We study multi-robot caravanning, which is loosely deﬁned as the problem of a heterogeneous team of robots visiting speciﬁc areas of an environment (waypoints) as a group. After formally deﬁning this problem, we propose a novel solution that requires minimal communication and scales with the number of waypoints and robots. Our approach restricts explicit communication and coordination to occur only when robots reach waypoints, and relies on implicit coordination when moving between a given pair of waypoints. At the heart of our algorithm is the use of leader election to efﬁciently exploit the unique environmental knowledge available to each robot in order to plan paths for the group, which makes it general enough to work with robots that have heterogeneous representations of the environment.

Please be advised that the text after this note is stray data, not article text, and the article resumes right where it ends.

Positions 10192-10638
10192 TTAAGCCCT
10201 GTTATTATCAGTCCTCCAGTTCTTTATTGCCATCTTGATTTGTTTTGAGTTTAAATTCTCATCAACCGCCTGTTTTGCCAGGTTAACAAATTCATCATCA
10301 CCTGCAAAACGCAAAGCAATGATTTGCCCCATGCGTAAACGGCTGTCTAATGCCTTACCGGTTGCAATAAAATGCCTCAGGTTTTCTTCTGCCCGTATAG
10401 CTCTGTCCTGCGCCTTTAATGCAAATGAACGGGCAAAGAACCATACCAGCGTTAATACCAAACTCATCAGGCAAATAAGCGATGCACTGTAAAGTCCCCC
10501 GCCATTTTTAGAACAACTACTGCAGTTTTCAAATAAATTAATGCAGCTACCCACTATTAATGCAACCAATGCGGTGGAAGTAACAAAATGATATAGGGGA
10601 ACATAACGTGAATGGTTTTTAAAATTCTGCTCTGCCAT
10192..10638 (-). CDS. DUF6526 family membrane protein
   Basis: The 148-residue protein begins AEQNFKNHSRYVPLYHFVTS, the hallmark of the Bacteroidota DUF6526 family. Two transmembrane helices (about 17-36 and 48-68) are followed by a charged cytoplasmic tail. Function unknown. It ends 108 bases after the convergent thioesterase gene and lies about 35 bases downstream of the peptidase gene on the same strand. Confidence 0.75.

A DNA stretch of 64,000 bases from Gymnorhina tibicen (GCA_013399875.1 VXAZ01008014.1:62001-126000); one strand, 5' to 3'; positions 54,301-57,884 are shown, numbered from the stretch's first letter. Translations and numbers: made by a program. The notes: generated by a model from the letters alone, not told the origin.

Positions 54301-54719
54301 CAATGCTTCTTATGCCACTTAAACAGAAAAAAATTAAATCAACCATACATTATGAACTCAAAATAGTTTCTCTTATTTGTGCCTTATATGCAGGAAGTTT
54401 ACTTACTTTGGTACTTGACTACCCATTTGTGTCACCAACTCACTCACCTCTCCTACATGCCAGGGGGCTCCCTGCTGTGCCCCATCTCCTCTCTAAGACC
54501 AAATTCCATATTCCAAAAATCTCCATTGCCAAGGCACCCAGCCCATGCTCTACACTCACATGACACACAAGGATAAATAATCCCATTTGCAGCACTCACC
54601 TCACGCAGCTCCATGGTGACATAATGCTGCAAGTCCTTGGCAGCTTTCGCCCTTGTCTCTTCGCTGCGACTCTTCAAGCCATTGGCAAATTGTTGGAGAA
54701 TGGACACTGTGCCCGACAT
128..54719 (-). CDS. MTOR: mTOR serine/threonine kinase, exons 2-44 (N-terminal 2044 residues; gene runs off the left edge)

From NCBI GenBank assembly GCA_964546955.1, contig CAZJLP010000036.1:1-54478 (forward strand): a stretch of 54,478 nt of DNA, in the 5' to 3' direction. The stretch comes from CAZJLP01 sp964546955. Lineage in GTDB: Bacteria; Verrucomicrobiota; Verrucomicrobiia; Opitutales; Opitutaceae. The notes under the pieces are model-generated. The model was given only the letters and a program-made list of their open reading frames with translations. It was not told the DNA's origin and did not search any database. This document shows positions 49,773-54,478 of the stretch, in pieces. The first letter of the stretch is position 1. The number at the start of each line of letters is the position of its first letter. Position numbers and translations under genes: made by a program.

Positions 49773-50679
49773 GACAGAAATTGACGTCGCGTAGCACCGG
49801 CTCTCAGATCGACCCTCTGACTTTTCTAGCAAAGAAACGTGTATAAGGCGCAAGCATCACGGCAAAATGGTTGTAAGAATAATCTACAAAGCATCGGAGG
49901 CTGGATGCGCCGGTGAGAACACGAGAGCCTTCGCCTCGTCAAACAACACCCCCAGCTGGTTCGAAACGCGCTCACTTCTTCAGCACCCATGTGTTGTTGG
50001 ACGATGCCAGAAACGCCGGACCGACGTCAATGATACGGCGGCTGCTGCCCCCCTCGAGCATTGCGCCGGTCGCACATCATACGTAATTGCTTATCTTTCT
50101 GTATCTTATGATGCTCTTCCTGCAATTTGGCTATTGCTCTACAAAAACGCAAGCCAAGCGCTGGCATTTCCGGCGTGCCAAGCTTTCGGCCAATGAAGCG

We implement our approach both in simulation and on a physical platform, and characterize the performance of the approach under various scenarios. We demonstrate that our approach can successfully be used to combine the planning capabilities of different agents.